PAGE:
Speeding Cleantech Lab Work To Market

Some of the most ground-breaking green research in the U.S. is accomplished in our universities. But how quickly do those innovations filter down into the commercial marketplace? The University of California at San Diego would like to accelerate that “trickle-down” effect, and now a three-year, $1.5 million grant from the Department of Energy is going to help them do so.

The key players involved in the new program will be the U.C. San Diego William J. von Liebig Center for Entrepreneurism and Technology Advancement (at the Jacobs School of Engineering) and the Rady School of Management (in partnership with San Diego State University). Together, they plan to hold a series of Regional Energy Innovation Challenges that will provide fellowships and mentoring support for students and faculty working on promising energy efficiency and renewable energy technologies. “Innovator teams” comprised of advisors, faculty members, science, engineering, and MBA students from both universities will collaborate to develop and execute commercialization plans, while a virtual network will keep these innovators teams, entrepreneurs and investors connected and cognizant of other initiatives in clean energy on campus, in the region and around the world.

image via UC San Diego

The von Liebig Center has been around since 2001 and has been referred to as “an important conduit for commercializing innovative technologies” developed at the U.C. San Diego Jacobs School of Engineering. Over the years, the Center has advised more than 290 projects and allocated close to $4 million in proof of concept grants and business advisory services to more than 70 projects, and contributed to the license of six technologies and the creation of more than 26 start up companies. In turn, those start ups have attracted close to $100 million in subsequent capital from the private sector and created over 180 new jobs in the fields of healthcare diagnostics, software, and cleantech.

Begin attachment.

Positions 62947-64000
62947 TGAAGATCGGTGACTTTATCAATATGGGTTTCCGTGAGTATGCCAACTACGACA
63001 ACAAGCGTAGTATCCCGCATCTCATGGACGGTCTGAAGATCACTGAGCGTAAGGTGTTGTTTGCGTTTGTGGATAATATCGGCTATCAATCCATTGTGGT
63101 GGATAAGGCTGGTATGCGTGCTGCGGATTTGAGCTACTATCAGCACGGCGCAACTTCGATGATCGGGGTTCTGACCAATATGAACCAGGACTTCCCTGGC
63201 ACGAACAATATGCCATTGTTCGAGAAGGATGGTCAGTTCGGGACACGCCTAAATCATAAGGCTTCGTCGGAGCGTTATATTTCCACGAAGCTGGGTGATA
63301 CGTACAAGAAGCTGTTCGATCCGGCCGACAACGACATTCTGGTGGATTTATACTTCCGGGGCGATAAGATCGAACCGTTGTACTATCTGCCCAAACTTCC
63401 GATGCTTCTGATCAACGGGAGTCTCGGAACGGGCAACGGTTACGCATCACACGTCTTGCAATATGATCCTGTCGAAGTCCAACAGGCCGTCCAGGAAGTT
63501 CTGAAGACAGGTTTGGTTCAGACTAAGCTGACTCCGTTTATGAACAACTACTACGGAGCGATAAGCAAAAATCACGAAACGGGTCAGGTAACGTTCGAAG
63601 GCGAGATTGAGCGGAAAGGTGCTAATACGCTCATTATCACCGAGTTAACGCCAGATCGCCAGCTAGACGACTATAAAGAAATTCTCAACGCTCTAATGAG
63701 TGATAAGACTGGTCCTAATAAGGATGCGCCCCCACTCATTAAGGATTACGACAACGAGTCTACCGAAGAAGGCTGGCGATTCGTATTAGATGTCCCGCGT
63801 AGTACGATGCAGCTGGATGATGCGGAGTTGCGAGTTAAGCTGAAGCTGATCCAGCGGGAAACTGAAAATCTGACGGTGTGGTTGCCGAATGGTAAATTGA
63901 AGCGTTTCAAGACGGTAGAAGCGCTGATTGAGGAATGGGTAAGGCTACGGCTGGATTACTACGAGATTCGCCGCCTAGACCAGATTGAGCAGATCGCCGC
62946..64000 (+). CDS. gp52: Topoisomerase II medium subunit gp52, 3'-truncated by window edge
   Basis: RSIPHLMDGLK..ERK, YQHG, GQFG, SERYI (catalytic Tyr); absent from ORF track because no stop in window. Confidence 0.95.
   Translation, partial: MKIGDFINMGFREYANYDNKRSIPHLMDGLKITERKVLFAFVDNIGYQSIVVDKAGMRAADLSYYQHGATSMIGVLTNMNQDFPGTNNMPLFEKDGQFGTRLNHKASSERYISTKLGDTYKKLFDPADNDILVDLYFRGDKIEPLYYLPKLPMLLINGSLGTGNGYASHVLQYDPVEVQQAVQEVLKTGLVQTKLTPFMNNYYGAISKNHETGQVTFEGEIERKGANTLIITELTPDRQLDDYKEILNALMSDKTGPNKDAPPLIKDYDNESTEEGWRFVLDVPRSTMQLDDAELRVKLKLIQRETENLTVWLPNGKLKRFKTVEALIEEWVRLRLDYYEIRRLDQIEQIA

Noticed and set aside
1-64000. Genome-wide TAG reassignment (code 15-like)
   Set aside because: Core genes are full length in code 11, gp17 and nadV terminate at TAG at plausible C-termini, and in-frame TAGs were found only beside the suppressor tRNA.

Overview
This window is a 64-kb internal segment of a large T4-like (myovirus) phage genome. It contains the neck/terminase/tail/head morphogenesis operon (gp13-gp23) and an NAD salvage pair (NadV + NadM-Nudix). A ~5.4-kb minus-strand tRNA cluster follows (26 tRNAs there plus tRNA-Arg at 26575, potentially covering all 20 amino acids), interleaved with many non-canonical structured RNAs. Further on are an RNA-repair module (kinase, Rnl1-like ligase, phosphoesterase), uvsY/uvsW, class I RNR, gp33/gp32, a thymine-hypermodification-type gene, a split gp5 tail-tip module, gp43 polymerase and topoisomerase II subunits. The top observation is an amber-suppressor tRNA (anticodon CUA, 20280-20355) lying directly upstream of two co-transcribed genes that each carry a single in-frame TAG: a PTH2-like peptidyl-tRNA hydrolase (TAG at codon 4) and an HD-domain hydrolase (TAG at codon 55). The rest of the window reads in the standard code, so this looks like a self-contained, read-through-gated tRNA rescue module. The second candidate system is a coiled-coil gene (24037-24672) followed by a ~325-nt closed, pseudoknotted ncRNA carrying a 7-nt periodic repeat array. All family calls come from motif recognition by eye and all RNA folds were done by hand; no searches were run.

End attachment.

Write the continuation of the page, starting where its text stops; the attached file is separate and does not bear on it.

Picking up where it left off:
Rosibel Ochoa, director of the U.C. San Diego von Liebig Center, said, in a statement,  “The proposed program will leverage our collective experience and expertise in early-stage technology commercialization and make it available to the San Diego region to commercialize energy technologies. This platform can be translated and adapted to the other convergence sectors that are currently emerging in San Diego.” Ochoa was also the principal investigator of the Department of Energy grant, which is part of an overall $5.3 million DOE program to enhance university-based innovation ecosystems around energy efficiency and renewable energy technologies.

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